The next exciting part was then crossing St. John’s bridge at the 312km mark and entering Portland. I was definitely ready to cross that finish line but another 10km was left squished onto a small shoulder of the road with lots of stopping and starting from traffic lights. The constant stop and go gave my knee hell. Finally after the last traffic light I saw that big red FINISH sign, exhaled a WHOOP, collected my STP finisher patch and sat my tired butt on the ground for a good few minutes while I soaked up the fact that I just rode more than 300km from Seattle to Portland with a crappy knee halfway through. Yay me! To celebrate, I ate a delicious plate of fried beef noodles from one of the many food stalls at the finish line.
Crossing St. John’s bridge into Portland
This video shows clips from day 2. While crossing the Lewis and Clark Bridge, I returned the video to regular speed to show the stranded water bottles on the roadside. While the weather started out rainy in the morning, it was really nice to have it change to sun for the rest of the afternoon until the end of the ride.
Sweet sweet success! Celebrating reaching the finish with fried noodles and hot sauce.
If this is your first big ride I can understand you’re a little nervous perhaps, wondering if you’ve chomped more than you can chew. I say go for it! I saw all sorts of folks complete this ride, so I really believe anyone can do it with the right mindset and prep. It’s not a race, it’s your ride. I hope the following tips help you, learn from my mistakes!
Tip #1: Train and put time in the saddle with the bike you’ll be using, cause if you don’t, then you pay for it.
This was my first big ride with Alexis, my commuting bike and she’s not speedy because she’s a classic. She glides by slow enough for you to appreciate her beauty, but fast enough that I, by the laws of gravity, don’t end up kissing pavement. But that was my first mistake, the longest ride I had done with my back then new bike was my regular 20km commute to work.
After blasting my body with a sudden 150km+ ride for two days, I ended up with sharp knee pain on the outside of my left knee from an inflamed IT band. It took at least 2 months of consistent stretching and massaging before the pain went away, and another 3 months before I could do any physical activity (especially with downward movement like hiking downhill or going down stairs) pain free. Not smart. Save yourself the injury and train for the mileage. Also when you train try to use the same of everything – for example, don’t suddenly use new shoes for the ride. If you want to have a good ride, you need to be used to your gear. Make sure you bike and saddle are adjusted to optimal position. You’ll be riding for hours for two days, comfort is key.
Tip #2: Recommended gear & tune your bike
It’s a good idea to tune your bike before the big ride so that you know everything is in good working order. For gear, less is more as they say. But still have the essentials. I’d recommend the following:
- Bike lights (front and back) – for those reeeeeally early mornings you’ll be getting up for the early start
- Rain shell / cycling jacket
- Rain booties
- Patch kit (know how to use it and fix a flat)
- Sun screen
- Small backpack that can hold energy bars / gels and extra water
- At least two water bottles in cages (make sure they’re secure and not loose)
- Sunglasses / Eye protection (especially if you wear contact lenses)
- Cycling gloves
- Butt Butter (or if you want to be classy about it Chamois Cream, this really saves you and your wahooty from chafing)
Tip # 3: Build core, back and upper body strength
Cycling is all about strong sexy legs right? Yes. But if you also have a strong core, back and upper body then you’ll have an easier time especially for longer rides. During the STP I found my upper body strength lacking, my triceps felt like they were especially struggling to hold my upper body in upright position after a few hours of continuous cycling.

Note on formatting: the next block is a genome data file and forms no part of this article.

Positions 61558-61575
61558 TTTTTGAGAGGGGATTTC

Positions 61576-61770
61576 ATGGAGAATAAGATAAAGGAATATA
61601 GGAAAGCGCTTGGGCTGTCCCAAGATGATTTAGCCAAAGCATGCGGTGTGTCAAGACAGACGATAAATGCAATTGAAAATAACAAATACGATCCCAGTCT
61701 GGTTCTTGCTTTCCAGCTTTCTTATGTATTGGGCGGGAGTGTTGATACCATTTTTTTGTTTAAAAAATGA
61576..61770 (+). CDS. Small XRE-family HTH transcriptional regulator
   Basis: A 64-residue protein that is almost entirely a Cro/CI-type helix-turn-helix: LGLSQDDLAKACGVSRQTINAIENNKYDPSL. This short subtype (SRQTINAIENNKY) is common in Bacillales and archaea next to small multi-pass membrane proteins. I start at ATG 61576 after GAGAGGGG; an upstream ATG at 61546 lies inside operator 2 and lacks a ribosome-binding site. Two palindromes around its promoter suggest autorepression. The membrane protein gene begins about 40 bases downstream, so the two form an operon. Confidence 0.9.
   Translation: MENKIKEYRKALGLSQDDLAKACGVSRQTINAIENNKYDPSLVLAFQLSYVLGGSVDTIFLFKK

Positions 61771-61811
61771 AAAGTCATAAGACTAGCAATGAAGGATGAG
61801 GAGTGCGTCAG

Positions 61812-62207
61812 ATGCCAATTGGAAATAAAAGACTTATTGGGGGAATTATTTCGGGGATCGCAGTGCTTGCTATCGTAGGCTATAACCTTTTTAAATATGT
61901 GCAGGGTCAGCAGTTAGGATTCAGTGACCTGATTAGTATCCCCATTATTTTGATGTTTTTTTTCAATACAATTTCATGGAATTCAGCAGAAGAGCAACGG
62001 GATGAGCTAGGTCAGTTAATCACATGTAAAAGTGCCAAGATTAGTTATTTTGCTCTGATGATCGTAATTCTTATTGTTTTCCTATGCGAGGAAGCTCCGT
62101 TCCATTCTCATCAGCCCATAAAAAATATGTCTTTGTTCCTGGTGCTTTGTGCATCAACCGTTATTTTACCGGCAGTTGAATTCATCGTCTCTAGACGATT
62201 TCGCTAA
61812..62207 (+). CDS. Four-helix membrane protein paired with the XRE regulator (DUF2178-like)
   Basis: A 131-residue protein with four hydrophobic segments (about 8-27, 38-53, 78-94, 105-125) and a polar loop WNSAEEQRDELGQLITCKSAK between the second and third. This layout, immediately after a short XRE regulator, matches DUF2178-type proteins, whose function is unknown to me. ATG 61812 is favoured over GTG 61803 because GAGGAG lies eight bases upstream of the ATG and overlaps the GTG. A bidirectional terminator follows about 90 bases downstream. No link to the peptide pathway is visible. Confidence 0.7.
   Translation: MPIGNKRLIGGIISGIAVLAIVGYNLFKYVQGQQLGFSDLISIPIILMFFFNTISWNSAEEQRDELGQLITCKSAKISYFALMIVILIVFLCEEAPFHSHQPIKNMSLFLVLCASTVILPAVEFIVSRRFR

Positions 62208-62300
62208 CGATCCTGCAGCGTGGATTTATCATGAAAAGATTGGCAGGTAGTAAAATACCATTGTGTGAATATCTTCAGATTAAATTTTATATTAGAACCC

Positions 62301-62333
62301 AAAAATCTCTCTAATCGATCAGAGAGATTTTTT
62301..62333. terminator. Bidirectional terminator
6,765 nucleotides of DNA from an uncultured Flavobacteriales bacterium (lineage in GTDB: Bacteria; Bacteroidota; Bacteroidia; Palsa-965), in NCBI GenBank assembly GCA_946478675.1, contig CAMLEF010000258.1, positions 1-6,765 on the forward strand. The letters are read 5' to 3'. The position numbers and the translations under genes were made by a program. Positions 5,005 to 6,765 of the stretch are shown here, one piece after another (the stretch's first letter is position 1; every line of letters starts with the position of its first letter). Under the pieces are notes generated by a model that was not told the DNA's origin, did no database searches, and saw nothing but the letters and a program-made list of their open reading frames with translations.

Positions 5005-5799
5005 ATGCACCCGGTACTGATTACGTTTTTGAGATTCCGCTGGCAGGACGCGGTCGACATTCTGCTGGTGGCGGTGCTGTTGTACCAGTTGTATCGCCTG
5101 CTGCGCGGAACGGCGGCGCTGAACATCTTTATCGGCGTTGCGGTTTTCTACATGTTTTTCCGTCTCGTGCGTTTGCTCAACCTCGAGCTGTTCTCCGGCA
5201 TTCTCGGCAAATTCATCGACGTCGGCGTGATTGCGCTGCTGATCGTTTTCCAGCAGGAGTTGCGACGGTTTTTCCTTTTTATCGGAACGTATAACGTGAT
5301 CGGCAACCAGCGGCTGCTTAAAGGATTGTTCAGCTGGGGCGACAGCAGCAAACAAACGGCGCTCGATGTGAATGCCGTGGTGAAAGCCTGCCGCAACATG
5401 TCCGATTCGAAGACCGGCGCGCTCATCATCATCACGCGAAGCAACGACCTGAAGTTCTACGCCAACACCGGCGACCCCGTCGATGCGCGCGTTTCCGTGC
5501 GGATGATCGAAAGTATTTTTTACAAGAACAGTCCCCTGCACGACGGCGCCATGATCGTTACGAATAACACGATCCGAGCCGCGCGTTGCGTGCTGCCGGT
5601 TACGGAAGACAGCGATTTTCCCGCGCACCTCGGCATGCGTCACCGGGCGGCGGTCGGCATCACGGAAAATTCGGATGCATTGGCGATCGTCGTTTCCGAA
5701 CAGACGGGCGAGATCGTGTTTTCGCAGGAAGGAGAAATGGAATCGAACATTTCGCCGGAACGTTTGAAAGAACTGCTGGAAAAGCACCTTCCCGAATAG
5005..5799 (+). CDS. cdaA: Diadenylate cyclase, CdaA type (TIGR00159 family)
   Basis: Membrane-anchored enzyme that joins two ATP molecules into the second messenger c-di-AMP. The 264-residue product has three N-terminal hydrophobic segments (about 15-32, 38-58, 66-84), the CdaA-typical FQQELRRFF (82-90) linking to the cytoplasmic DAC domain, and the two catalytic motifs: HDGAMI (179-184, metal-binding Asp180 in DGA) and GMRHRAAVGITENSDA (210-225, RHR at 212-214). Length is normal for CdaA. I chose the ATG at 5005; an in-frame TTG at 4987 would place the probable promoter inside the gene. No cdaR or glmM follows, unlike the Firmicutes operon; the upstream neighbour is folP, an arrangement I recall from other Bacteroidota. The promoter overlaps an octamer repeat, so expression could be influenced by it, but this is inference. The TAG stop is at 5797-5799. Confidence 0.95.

Tip #4: Food
If you eat healthy, you might want to bring your own bars / energy gels for backup. The snack choice from day 1 I found particularly unhealthy – lots of super high in sugar processed food for grabs. I would have preferred Clif gels or bars – there was a stop that Clif bar sponsored but the lineup was really long I opted to miss it. The stops on day 2 were much better and not as congested, probably because all the gung ho one day riders were done and the more chilled out two day riders were left! I thought the food options were better on day 2 as well, more sandwiches and goodies.
Can’t be choosy when hungry. An example of the snacks I inhaled during one pit stop (and felt a little sick after).
Tip #5: Don’t rush yourself, be aware, and enjoy!
On day 1 I saw a crash in motion, a person on the ground that might have broken her arm falling off her bike, and the remnants of one crash with ambulances on site and mangled bike parts. Scary but it happens, when thousands of cyclists ride together and not everyone is at the same level of experience accidents can be waiting to happen. Shoulder check before you try and pass someone, and say “On your left” when you do.
Unless you’re one of the one-day riders blasting through on your carbon bike that seems to be zero gravity, I say pace yourself and take time to enjoy the view (for the parts with a view). I saw all sorts of people on all sorts of bicycles do this ride; a favourite view is the recumbent bicycling family with kids that are either super excited to be doing this with their parents, or just super excited parents with pouty kids in the middle. You don’t have to be an elite cyclist on the best road bike to finish this ride successfully. Success to me I define by reaching the finish line in one piece and the food stalls still open!
Enjoy the sights along the way. Like this random “egg” monument.
Tip #6: Bring some cash
There aren’t very many official food and drink stops and I was thankful to come across a small stand selling cold bottled water for $1 when I had run out of water myself. Food is free at the official food stops, which feel like few and far between when you start getting thirsty, hungry and tired. The multiple mini-stops might save you from energy crashing until you reach the next official rest stop.
My hearty “logger breakfast” to aid my recovering muscles post-ride the next morning! Heavenly.
The sun sets on the train ride home from Portland back to Vancouver.
After the ride I only stayed for another day before heading back via the Amtrak train again to Vancouver which was a relaxing 9 1/2 hour journey. I definitely want to make my way back to Portland and really walk around the city and eat from all the food carts I keep hearing about!
The STP ride was challenging to do, but it was well supported and the registration fee is reasonable ($110 for non-members for 2012) for such a large ride. It’s overall not a scenic ride with most of it being along highway and I could do with more food stops that stocked better quality food for all stops. Then again with 10,000 riders to feed (and probably some stragglers) I suppose going all out on food would be at a big cost and the ride is the main fundraising event for the Cascade Bicycle Club that does great work, so one can suck it up, eat the food and bring some bars. I don’t think I’ll be doing the ride again, but if you haven’t done it and you’re curious it’s a great supported experience.